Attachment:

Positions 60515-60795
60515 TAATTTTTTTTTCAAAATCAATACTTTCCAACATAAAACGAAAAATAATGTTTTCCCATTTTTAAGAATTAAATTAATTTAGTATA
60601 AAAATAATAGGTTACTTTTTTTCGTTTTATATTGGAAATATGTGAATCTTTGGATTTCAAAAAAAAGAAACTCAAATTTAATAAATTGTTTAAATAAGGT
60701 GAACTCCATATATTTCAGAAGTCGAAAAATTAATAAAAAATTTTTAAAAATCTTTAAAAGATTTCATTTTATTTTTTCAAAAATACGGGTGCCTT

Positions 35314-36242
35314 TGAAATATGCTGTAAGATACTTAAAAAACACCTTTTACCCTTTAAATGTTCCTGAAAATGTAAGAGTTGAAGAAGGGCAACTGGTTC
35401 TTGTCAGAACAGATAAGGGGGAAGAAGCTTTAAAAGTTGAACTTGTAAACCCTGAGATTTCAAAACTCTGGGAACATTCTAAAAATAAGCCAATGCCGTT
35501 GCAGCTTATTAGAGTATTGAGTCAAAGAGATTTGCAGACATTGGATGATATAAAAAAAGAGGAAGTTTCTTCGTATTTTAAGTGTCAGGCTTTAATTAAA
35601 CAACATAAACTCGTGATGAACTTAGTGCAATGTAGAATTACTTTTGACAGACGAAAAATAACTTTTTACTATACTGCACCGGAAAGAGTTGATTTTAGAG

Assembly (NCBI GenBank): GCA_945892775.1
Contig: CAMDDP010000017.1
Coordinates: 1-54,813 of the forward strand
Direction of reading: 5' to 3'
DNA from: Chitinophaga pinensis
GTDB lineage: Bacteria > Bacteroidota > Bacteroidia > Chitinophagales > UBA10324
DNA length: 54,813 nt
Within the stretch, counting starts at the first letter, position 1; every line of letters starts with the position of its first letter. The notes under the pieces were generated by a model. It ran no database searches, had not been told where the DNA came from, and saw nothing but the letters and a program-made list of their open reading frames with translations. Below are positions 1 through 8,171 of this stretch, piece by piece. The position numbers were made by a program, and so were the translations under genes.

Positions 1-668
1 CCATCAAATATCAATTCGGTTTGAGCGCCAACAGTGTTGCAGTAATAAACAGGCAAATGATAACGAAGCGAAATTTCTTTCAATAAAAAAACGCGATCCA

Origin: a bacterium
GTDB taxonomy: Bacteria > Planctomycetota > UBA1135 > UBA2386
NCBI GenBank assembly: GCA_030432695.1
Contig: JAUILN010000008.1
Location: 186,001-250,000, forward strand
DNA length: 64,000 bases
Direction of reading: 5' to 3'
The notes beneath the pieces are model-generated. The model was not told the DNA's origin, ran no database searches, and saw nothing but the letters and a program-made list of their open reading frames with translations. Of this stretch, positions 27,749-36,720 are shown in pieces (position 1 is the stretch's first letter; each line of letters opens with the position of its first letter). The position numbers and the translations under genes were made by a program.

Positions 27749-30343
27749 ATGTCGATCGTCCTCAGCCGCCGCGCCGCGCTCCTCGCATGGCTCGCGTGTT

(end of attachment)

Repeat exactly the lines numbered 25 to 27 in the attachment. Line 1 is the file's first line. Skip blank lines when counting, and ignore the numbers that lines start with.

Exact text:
DNA length: 64,000 bases
Direction of reading: 5' to 3'
The notes beneath the pieces are model-generated. The model was not told the DNA's origin, ran no database searches, and saw nothing but the letters and a program-made list of their open reading frames with translations. Of this stretch, positions 27,749-36,720 are shown in pieces (position 1 is the stretch's first letter; each line of letters opens with the position of its first letter). The position numbers and the translations under genes were made by a program.